So much of the focus around the 88th Academy Awards centered around the need for diversity in Hollywood that it was especially emblematic to see the achievements of Latinos who have been making quite a mark in Hollywood.
For the second consecutive year, Mexico-born director Alejandro González Iñárritu won the Best Director award, this time for “The Revenant,” a technical marvel and revenge tale set in the west of the United States circa 1820’s, thus becoming the third director in film history to ever to win back-to back-Oscars.
It also marked the third consecutive year that an Oscar for Best Director went to a Mexican. Alfonso Cuarón won in 2014 for "Gravity," and González Iñárritu won for "Birdman" in 2015. That is a remarkable and nearly impossible achievement in our era given the present issues of representation at the Academy of Motion Picture Arts and Sciences.
The win for Iñárritu is not only deja vú, it cements him as the best director working in Hollywood right now, regardless of race, period. How did he arrive at this position? If you take a look at his last two films, his secret has been to create cinema which Oscar voters love: Hollywood movies about Hollywood, in the case of "Birdman," and a technical wonder in "The Revenant." He now holds seven nominations and four Oscar wins.
Leonardo DiCaprio's first-ever Best Actor win came at the hands of a Mexican, not Martin Scorsese as many thought would one day happen. Let that sink in.
Iñárritu addressed the diversity issue in his acceptance speech.
"What a great opportunity for our entire generation, to really liberate ourselves from all prejudice and this tribal thinking," he said. "… And make sure for once and forever that the color of our skin becomes as irrelevant as the color of our hair," said the Mexican director.
And the man responsible for filming many of Iñárritu’s directorial achievements, Emanuel “El Chivo” Lubezki, had an even more impressive night. He won in the Best Cinematography category, making him the first cinematographer to ever win three years in a row.
Even though, Leonardo DiCaprio is not Hispanic, his first ever Oscar win for Best Actor came at the hands of a Mexican, not Martin Scorsese as many thought would one day happen. Let that sink in.
We also witnessed Chile win its first Oscar for the Best Animated Short Film "Bear Story”.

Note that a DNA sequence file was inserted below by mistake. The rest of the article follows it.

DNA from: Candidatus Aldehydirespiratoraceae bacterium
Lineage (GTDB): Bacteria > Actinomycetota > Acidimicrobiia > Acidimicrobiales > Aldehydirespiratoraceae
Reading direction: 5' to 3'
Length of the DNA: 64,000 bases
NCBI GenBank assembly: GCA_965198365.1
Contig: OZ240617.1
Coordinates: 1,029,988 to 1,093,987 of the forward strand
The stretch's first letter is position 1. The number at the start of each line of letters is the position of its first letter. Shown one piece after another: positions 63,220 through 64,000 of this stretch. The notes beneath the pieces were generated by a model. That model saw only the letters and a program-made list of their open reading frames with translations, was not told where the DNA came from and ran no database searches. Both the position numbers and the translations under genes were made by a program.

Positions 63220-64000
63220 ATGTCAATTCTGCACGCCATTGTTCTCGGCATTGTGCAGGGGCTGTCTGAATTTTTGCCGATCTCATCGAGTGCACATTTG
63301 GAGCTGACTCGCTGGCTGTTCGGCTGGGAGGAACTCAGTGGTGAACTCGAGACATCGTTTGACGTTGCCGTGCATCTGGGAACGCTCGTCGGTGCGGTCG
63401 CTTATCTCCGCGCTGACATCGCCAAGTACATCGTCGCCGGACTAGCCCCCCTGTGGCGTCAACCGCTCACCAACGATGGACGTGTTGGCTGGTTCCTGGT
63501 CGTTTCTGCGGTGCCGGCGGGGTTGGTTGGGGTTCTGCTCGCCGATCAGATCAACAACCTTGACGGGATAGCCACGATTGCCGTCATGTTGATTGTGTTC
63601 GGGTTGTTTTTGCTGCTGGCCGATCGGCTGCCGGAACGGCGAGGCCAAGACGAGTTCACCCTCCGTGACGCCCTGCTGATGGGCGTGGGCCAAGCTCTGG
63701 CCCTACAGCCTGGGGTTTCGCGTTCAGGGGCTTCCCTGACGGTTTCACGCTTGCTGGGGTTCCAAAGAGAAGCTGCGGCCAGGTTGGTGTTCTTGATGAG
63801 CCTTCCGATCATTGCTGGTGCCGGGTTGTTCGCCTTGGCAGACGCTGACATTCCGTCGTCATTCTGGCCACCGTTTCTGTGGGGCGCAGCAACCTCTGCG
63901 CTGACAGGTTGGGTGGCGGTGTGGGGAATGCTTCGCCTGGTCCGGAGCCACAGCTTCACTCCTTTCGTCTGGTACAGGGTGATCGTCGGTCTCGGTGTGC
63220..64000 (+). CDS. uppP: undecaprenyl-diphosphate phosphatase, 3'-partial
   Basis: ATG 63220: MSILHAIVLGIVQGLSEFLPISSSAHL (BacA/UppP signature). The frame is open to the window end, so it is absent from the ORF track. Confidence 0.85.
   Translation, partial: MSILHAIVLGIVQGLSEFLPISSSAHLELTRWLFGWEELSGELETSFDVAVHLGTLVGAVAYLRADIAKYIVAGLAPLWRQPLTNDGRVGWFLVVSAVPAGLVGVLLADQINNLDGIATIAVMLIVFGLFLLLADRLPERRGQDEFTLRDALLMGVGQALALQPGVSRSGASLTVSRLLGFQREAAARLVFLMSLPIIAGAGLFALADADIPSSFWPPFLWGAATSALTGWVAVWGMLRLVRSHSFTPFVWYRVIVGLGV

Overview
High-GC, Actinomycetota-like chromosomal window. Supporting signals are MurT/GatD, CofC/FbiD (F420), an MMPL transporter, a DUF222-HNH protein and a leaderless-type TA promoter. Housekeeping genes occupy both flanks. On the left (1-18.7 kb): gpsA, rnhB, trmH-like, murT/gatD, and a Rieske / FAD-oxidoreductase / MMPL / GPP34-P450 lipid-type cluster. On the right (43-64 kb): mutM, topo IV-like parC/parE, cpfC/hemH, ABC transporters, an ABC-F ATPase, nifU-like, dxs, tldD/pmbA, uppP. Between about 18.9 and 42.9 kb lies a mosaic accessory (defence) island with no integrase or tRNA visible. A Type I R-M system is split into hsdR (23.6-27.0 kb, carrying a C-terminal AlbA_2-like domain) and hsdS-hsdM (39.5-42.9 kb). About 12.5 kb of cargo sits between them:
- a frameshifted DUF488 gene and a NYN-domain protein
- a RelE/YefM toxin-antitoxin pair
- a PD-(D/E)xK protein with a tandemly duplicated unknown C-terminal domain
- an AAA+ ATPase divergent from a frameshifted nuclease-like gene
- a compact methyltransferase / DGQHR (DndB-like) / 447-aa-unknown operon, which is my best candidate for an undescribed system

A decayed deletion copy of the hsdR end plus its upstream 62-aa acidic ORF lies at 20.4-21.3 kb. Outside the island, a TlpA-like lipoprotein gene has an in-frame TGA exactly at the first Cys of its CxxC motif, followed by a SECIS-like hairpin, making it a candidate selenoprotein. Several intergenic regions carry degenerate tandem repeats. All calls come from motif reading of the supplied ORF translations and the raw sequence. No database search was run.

There were Hispanics though who were nominated, but did not take home gold. Mexican sound mixer Martín Hernández from “The Revenant,” lost to “Mad Max: Fury Road,” the Danish Girl’s costume designer Paco Delgado from Spain lost to “Mad Max: Fury Road” as well and Colombia’s artistic and socially aware film, “Embrace of the Serpent,” directed by Ciro Guerra, lost to the Hungary favorite, “Son of Saul,” a moving film about the Holocaust.
Which brings us to the much anticipated Chris Rock monologue. From the moment he stepped on stage, he took to task white Academy voters and Hollywood decision makers and defended the importance behind allowing people of color the same equal opportunities whites get day in and day out.
Chris Rock's monologue focused mostly on the African American community, and none of the prerecorded segments he presented featured a Latino. This can lead to the impression that diversity in Hollywood should be seen mainly through a black/white prism. Ironically, the failure to be inclusive of all races, ethnic and gender groups, not just African Americans, risks diluting the importance of focusing on changing the #Oscarssowhite narrative.
The unification really began at the hands of the winners such as Sam Smith and Alejandro González Iñárritu, as well as the President of the Academy, Cheryl Boone Isaacs - who is African American - and who gave an eloquent speech about diversity inclusion.
Overall, the 2016 Oscar Awards had the air of a protest event where the discussion on sexual abuse, homosexuality, climate change and race took stage front and center. This new generation of diverse young artists, regardless of their backgrounds and challenges, aspire for greatness as well. Hopefully, last night galvanized real change for equal opportunity and not just the idea of it in film.